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Why NEXUS is worth every penny

It’s a trusted traveller card that helps you flow through security faster. But is NEXUS still worth the time and effort?

Yes, it takes a while to get approval to the program, and you must comply to terms or risk the pass being confiscated, but in my humble opinion, NEXUS is still worth every penny.

1. It’s $50/five years

You read that right… NEXUS is only $50 for five years. For $10 a year, you can bypass long lines and be on your way.

For comparison, it is $100 for Global Entry and $85 for TSA Precheck, both for five years.

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2. It’s great for carry-on travellers

If you’re a business traveller and only fly with a carry-on, NEXUS will save you time. On arrival, once you clear immigration (via NEXUS kiosks), you simply hand the receipt to the customs officer at the exit.

If you do travel with checked luggage, you’ll still need to wait for your bags to spit out, so chances are, non-NEXUS users will still catch up with you.

3. Handy if you drive across the border

There are special NEXUS lanes at land borders where drivers hold out membership cards in front of an RFID reader, then an officer will ask some questions and wave you past.

4. It’s not just for the U.S.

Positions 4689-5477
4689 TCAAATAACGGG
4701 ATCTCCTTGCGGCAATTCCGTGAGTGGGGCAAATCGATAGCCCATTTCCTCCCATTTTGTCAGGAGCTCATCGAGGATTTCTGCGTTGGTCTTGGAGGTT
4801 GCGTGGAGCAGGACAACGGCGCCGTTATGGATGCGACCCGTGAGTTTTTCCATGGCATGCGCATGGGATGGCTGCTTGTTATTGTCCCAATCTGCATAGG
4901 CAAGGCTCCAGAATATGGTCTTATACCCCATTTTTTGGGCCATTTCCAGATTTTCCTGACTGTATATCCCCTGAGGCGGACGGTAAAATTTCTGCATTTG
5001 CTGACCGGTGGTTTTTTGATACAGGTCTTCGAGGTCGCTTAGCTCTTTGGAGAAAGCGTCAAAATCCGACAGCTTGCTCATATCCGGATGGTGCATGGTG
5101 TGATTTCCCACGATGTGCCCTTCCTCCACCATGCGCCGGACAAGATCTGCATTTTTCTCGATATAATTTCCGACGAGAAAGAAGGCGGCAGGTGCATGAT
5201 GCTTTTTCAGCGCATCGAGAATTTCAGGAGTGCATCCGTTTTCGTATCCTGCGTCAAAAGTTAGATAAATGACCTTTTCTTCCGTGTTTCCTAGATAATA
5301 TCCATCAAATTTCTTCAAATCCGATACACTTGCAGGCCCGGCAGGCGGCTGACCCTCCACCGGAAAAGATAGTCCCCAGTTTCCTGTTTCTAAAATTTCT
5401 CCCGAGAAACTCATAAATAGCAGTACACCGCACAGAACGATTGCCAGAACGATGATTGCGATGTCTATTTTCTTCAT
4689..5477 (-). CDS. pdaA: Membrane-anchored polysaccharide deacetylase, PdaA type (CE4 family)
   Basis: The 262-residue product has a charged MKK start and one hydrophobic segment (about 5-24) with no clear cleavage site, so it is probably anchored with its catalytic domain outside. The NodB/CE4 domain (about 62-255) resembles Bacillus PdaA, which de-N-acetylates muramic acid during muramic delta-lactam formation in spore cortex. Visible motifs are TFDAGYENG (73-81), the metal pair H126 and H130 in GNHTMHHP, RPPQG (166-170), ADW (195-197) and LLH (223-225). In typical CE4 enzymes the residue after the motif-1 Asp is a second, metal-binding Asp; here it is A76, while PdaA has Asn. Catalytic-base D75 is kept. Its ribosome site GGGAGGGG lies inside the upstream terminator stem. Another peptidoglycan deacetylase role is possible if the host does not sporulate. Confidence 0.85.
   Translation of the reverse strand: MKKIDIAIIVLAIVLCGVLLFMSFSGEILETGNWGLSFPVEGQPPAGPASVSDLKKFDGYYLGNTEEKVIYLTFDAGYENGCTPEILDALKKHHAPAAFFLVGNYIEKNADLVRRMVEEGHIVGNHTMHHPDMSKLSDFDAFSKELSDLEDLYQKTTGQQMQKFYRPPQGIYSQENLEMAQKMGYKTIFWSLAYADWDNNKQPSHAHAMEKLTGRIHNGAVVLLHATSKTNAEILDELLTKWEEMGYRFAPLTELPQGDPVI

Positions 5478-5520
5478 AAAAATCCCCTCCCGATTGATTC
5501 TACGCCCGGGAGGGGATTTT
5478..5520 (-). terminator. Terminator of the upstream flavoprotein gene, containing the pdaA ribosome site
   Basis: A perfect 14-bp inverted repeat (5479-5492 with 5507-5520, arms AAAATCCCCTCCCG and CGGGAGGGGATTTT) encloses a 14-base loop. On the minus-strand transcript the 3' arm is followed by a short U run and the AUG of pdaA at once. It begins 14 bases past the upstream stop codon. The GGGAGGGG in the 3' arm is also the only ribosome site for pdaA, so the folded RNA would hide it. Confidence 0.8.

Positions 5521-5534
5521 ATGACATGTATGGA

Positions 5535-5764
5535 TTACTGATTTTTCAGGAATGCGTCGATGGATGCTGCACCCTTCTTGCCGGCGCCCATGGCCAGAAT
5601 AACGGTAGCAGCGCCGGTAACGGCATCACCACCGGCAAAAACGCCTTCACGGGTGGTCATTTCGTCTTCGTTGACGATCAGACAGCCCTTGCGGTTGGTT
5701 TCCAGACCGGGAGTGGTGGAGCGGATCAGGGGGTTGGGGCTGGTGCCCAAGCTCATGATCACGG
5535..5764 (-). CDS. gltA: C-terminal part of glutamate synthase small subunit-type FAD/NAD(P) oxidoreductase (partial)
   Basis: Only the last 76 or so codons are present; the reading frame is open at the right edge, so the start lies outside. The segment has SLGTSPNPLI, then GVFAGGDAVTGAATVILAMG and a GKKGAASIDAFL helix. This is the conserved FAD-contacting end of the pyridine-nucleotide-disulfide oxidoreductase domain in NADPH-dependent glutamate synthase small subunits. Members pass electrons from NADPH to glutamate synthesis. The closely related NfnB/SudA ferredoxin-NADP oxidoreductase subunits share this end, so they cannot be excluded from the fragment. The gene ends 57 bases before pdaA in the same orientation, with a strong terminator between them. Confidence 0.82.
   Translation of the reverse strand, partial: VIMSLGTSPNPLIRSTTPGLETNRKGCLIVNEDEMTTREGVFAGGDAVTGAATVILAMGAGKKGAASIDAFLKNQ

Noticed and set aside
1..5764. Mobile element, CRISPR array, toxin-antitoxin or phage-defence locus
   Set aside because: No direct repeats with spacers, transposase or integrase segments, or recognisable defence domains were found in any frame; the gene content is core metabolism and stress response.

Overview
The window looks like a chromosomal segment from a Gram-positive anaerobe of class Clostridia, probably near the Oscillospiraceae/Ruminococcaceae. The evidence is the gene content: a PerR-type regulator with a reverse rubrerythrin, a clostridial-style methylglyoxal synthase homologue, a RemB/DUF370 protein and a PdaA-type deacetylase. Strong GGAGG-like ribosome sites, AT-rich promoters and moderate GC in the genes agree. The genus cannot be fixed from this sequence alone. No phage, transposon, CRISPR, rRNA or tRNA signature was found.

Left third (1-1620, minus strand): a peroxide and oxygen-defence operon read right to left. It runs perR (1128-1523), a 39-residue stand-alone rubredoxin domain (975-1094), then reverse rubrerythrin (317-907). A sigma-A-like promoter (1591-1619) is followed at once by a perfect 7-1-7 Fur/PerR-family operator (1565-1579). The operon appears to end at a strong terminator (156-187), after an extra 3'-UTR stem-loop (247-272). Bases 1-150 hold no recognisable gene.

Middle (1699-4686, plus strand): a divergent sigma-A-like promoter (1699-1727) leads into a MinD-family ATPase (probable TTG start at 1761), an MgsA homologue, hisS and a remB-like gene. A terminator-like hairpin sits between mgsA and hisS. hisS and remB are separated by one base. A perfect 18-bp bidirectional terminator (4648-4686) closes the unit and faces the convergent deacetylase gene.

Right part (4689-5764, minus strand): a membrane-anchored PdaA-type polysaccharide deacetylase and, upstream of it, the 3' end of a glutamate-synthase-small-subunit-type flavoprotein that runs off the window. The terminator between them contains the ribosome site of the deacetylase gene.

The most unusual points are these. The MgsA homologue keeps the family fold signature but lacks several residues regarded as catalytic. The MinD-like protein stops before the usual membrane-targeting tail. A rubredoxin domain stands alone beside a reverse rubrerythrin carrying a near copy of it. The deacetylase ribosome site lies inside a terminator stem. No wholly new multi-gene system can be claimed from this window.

Contrary to popular belief, it’s not just for travel to/from the United States. NEXUS is great for travellers returning to Canada as it enables international flyers to clear immigration through kiosks.

Best part, you’ll no longer need to fill out those customs cards on the plane!

5. Business travellers can beat the rush

If you’ve gone through the airport around 7 or 8 a.m., especially at Toronto-Pearson, you know how busy and backed up the rush can be. The lines snake through pre-clearance, and NEXUS enables access to TSA Pre-check in participating U.S. and Canadian U.S. pre-clearance airports.

Simply scan your passport, answer the prompts, hand your receipt to an officer, and you’re on the way.

Do you have a NEXUS card? What’s your experience been like? Add your comments below.

Winston is currently a freelance technology and travel broadcast journalist, consultant, and is the creator and founder of Master Travellr—Canada’s destination for travel news, guides, and budget recommendations.

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